63. You visit Niagara Falls and think "This may be runnable."

64. You deliberately watch the whole commercial just to see the kayak on the car...

65. You maneuvre your car on five-lane streets by eddying out behind trucks and making S-moves in the left turn lane. And you lean into the turns.

66. If you live in a town with a river running through it, you give street directions with descriptions like "upstream of the ..." or "two blocks down on river left ..."

67. It takes longer and longer to get your "land legs" back. Solid ground "feels funny"

68. You keep moving the car seat forward, so you can bend your knees and feel good and wedged in for pulling maneuvers on the freeway.

September 01, 2009

The lore of the Rogue's Roost

 The lore of the Rogue's Roost

Rogues Roost is an isolated cove, with narrows  only a few feet deep in some places.

It is located in the vicinity of the villages of Lower Prospect and Prospect, Nova Scotia. The Rogue's Roost and Snow's Cove of Rogues Roost are the sheltered anchorages in the narrow passages between Roost Island and the mainland. 

Notorious for it's unique geological features which trapped many a Pirate and Rum Runner. 

According to some websites, the Roost was popular as a hideout for privateers during the War of 1812. Legend has it that Young Teaser, a soldier and his boat of the same name, now haunt the route.

Notable shipwrecks in the area include the SS Atlantic in 1873 & the HMS Tribune in 1797.



  Roost Island features a small inlet only accessible by kayak during high high tide.

  This "hidden lake" is one of the most quiet spots, but don't be surprised if a kayak tour pops in at high tide. A colony of terns nests here.




Named after a long-time stewart of the area, Capt John Snow, Snow's Cove of the Rogues Roost features a tight exit into Cub Basin. 

During high tide, it allows a sheltered route for kayaks and canoes.

A bronze plaque affixed to a granite cliff face reads as follows:

“In Memory of John Snow, 1914-1970; keen small boat enthusiast, founding member of NS Schooner Association, leader of many organized cruises, an outstanding shipmate; [this plaque] erected by his many friends on this the site of his favorite anchorage, Snow’s Cove of Rogue’s Roost, ‘…and all I ask is a merry yarn from a laughing fellow rover, and quiet sleep and a sweet dream when the long trick’s over’; Erected July 15, 1972”.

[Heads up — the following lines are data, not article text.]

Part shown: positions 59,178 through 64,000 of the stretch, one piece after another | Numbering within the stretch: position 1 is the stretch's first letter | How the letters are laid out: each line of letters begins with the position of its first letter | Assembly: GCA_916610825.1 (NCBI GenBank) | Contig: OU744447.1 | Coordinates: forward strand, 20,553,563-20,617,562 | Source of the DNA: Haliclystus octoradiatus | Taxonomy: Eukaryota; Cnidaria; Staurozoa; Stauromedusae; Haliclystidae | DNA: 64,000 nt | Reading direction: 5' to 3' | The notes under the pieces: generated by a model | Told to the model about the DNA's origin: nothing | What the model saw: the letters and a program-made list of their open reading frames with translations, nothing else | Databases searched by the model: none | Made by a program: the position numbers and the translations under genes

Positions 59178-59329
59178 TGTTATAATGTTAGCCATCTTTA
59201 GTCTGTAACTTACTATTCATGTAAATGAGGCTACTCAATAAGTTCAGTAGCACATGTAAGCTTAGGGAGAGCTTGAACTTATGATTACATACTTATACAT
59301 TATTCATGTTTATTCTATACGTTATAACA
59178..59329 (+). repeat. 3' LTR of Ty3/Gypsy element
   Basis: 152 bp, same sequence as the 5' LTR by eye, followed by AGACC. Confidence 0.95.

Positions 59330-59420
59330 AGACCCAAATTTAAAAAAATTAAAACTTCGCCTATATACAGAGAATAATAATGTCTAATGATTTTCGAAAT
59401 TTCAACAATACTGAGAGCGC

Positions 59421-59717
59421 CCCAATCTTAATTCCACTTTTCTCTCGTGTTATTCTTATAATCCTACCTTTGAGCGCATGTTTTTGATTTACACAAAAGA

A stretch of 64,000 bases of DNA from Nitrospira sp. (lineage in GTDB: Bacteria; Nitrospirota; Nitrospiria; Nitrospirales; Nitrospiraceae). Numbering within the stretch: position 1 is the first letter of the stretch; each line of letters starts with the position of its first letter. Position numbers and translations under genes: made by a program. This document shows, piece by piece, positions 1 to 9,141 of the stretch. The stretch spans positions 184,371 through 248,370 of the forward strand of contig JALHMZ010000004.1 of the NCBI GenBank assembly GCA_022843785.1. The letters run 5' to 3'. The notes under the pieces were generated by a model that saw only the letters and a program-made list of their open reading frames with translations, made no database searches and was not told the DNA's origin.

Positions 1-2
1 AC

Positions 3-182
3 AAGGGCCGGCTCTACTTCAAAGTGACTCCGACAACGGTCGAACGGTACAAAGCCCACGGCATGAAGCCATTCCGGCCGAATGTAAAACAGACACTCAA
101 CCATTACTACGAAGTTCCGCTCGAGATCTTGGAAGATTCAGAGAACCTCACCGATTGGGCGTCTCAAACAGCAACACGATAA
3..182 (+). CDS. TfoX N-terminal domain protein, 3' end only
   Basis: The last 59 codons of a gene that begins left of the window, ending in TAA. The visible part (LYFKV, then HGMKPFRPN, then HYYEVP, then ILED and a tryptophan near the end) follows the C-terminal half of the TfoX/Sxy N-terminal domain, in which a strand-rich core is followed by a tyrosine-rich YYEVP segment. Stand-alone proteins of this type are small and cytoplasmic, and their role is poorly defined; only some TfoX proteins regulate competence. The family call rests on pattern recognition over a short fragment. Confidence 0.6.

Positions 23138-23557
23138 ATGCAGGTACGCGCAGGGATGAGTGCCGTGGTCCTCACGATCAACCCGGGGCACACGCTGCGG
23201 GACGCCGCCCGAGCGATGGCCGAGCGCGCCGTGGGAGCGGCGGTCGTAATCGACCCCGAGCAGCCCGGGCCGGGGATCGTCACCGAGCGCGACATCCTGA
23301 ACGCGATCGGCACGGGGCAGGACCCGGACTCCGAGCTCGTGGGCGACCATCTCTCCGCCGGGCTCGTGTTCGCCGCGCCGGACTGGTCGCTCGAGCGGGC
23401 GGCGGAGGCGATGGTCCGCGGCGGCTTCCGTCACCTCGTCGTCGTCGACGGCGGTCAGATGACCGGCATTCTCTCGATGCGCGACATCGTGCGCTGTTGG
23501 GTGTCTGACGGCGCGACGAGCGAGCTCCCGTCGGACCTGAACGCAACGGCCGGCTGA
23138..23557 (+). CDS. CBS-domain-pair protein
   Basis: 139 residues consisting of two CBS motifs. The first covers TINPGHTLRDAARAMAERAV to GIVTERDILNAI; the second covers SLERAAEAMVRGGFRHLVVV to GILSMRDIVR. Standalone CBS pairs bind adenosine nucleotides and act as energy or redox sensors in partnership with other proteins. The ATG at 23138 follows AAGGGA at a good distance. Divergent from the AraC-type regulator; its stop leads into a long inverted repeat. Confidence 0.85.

John Snow drowned in a a tragic car accident in Halifax's Northwest Arm in 1970.

More Lore

Legend has it that the Rogue's Roost was more than just a sheltered anchorage. 

During all the great oceangoing eras, from pirates, to the exile of the the acadians, to the turn of the century rum runners, the Rogue's Roost's clever geological design was the rogue captain's worst enemy.

For once you had found safety in the anchorage of Snow's Cove, there was only one narrow exit... and the impassable backdoor into Cub Basin. Like a mousetrap, an entire ship and it's crew, could find themselves trapped, with very little effort on the part of the assailant.

 Even as recently as the last prohibition, this safe-haven was notorious for police - and bootlegger raids. 

Evading by Salts & Corks

  Local lore recounts tales that rum runners knew exactly how many corks it took to float a bottle of rum, and exactly how many pounds of salt it took to sink it.  Armed with this knowledge they soon starting evading the hunter by throwing burlap bags filled with salt, rum and cork to the ocean depths.

  While their ships were examined by officers, the rum was safely stowed on the ocean floor. 

   No sooner were the officers gone that the salt had dissolved enough to let the cork float the rum. Another speakeasy could continue to thrive... 

  The universality of this rum running legend is not limited to Nova Scotia culture. In fact, it would seem that the exact scene is shown in an acclaimed Indian film, Nayagan, which is on Time Magazine's Best 100 Films of All Time list.  This bollywood blockbuster even won an Academy Award.

  Take a look at this Music Video where the dumping of good under the sea takes place. At 2.50

   In October of 2009, East Coast Outfitters, a local tour guide company which focuses on tours of the area, recreated the scene.  Using water conditioner salt, a plastic burlap bag, and a mason jar equal in weight to the rum.   Sure enough, the legend stands true. The loot remained submerges for over an hour, before slowly floating back to the surface, unharmed.

Sailing through the Revenue Act

Excerpt taken from a sailing journal dated 1907, a ship returning to Newfoundland from a Trouting expedition:

ugly sea.

V tSH you would come up here and have a look at
the weather, sir." The Rose had been kicking a
good deal for the last half hour, and I noticed that
she was making short tacks. The calm, which
had lasted since early morning, had evidently
given place to a north-easter. I went on deck
and found the Rose close-hauled, diving into an
Exactly where we vere 'e could not make out, for
a heavy fog, with mist, had come up ith the wind and had
completely shut out the land.
'" Looks pretty bad, Captain," I said, " any chance to get to Rogues'
Roost before night ?" Rogues' Roost, I may say, is a small